A BP spokesman, Scott Dean, said the firm diverted a fuel cargo bound for Montreal, Canada, to New York Harbor "at the request of the City of New York." City officials asked for extra fuel shipments as quickly as possible, and BP complied to boost supplies there and not to boost its bottom line, Dean said.
So far, two oil companies have informed the U.S. government they intend to use Jones Act waivers to ship fuel from the Gulf Coast to the East Coast on foreign-flagged vessels, a government source said on Monday.
Others may also be involved. Companies, which could include U.S. oil majors, are not required to tell the government they are engaged in the Jones Act arbitrage until after they load fuel into ships on the U.S. Gulf Coast.
Another shipping expert reported a huge jump in interest for tankers.
"The sudden announcement of Jones Act waivers on Friday was immediately followed by a flurry of inquiries to transport product cargoes from the U.S. Gulf to the Northeast," said George Los of shipbroker Charles R. Weber in Greenwich, Connecticut.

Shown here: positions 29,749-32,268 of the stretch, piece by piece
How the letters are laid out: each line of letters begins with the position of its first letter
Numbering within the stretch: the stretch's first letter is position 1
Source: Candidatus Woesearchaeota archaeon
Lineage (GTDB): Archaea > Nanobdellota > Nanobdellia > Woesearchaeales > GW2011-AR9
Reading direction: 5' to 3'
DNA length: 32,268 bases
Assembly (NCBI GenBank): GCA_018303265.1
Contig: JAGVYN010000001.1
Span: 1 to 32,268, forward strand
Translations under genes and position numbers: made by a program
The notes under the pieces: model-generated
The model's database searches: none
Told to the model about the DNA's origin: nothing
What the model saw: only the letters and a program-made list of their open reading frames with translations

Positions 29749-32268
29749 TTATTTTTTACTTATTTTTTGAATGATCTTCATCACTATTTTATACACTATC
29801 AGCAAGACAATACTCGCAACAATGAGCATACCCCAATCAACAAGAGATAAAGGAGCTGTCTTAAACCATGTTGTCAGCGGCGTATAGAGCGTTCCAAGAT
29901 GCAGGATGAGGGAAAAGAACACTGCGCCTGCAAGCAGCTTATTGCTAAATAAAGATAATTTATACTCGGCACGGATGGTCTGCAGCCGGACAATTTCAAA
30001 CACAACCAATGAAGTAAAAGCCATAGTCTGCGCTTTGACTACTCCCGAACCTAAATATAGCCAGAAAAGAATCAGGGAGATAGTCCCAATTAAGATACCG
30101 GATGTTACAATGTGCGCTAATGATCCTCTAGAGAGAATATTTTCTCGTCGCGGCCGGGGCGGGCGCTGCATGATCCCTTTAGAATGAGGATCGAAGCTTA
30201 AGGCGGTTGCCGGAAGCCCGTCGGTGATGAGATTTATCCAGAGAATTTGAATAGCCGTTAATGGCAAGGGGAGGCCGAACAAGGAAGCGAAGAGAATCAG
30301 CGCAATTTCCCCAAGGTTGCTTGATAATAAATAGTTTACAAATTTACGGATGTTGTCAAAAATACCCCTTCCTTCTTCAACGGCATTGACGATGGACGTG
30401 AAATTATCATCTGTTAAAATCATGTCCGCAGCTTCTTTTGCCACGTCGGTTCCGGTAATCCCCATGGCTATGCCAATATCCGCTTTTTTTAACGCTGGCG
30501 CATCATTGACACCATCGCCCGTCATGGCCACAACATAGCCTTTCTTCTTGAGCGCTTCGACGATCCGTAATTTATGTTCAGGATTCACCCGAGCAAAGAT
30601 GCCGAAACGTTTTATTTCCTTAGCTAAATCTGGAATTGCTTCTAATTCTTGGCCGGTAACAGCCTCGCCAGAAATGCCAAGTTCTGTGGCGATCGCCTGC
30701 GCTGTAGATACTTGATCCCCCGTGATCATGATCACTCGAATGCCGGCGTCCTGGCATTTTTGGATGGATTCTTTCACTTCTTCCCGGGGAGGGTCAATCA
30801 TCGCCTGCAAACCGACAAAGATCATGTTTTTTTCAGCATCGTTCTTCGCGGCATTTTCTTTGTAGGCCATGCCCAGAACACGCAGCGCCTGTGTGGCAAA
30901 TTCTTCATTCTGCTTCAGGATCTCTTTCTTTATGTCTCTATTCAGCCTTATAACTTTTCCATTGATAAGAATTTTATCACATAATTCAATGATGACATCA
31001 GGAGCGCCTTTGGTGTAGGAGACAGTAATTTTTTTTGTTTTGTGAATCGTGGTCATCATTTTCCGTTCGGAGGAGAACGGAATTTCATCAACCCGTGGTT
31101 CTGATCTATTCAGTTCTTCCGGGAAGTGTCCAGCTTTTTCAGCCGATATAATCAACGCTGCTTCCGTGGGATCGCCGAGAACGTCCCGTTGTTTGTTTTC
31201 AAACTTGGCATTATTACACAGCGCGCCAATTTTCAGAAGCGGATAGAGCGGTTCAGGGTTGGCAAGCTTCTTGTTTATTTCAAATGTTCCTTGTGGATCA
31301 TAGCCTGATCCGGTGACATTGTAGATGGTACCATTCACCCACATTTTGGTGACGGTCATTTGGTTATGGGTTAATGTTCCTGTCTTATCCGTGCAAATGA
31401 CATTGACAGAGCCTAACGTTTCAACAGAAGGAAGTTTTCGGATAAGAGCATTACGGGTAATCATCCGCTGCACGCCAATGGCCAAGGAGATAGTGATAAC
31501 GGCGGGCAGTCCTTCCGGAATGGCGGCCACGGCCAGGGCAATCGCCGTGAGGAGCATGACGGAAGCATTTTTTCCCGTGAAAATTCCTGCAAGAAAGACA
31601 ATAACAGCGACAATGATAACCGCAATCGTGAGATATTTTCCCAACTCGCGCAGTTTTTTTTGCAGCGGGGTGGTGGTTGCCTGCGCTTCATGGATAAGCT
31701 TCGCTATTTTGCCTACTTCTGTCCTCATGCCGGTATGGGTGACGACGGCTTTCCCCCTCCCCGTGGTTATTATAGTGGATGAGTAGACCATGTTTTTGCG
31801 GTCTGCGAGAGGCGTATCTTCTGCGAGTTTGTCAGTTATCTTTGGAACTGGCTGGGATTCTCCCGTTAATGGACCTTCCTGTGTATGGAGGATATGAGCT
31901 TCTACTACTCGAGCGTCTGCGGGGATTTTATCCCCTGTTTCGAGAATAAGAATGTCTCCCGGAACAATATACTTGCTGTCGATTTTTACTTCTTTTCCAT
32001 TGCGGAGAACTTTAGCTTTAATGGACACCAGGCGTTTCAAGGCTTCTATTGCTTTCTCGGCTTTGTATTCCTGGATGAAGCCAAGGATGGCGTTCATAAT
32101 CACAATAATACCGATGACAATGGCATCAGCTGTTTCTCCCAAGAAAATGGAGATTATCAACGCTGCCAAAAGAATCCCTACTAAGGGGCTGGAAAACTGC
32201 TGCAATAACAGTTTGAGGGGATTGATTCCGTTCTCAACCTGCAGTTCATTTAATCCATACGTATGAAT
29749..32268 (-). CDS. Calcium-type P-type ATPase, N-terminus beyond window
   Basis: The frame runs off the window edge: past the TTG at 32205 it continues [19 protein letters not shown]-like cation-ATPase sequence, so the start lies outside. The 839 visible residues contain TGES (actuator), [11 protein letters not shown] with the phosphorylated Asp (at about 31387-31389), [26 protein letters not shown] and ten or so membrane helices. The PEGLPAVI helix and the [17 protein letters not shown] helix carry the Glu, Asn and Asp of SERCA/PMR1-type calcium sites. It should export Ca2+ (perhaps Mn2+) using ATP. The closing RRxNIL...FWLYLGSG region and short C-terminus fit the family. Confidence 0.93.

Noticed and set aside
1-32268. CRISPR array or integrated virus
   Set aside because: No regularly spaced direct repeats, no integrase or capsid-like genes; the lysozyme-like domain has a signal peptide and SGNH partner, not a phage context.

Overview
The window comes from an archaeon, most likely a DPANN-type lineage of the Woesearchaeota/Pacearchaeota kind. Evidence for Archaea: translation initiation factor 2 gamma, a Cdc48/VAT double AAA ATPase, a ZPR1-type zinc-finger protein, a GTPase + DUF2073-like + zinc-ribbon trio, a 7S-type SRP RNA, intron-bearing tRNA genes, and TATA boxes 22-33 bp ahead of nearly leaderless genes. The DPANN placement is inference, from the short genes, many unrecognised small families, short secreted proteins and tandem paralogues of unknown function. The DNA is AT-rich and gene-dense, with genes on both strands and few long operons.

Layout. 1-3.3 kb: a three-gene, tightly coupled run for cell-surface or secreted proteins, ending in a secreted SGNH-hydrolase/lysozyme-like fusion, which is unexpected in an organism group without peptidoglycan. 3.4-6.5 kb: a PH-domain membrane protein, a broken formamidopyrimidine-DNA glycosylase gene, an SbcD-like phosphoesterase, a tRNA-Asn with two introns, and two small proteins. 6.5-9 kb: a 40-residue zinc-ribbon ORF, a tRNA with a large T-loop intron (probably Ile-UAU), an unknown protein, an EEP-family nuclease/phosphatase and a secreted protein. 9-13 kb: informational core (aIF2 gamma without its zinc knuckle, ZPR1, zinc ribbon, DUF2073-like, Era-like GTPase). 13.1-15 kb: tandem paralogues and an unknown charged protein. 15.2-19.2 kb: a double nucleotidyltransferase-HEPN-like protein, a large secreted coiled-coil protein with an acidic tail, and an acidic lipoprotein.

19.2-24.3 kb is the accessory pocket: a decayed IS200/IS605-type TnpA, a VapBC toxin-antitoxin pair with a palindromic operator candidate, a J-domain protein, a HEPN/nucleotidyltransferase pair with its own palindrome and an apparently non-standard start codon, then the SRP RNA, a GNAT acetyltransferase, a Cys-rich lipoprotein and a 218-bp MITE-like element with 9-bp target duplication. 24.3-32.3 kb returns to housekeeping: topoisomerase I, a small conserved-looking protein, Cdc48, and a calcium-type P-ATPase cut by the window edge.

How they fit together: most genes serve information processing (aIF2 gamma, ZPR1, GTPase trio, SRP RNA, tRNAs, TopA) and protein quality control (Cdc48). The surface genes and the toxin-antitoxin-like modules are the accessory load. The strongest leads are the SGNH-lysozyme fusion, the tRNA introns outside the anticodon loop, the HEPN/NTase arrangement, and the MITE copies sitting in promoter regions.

European firms have not been able to take direct advantage of the waiver, partly because of the time required to ship gasoline across the Atlantic.
But the waiver, by curtailing the flow of U.S. Gulf Coast gasoline to other destinations, could still result in fresh opportunities for European traders.
"I don't think there is too much buying in west Africa, but with the Jones Act waiver, that should change a bit," a European gasoline trader said.
"(The price of) U.S. Gulf Coast gasoline was very weak ... those barrels were arbing everywhere. Even west Africa."
He said the shift in Gulf Coast volumes was potentially creating an opportunity to export to west Africa instead.
A number of traders cautioned that gasoline prices in west Africa were not high enough to make it profitable for many firms. At least one said, however, that the region was still a better option than the United States.
"I am working other stuff. China, west Africa," another gasoline trader said, explaining why he did not plan to ship a single barrel of gasoline to the United States in the aftermath of the storm.
A third trader cited Brazil as a potential market as a result of the diversion of U.S. Gulf Coast cargoes.
"Everything is so slow though. I am not holding my breath," he said this week.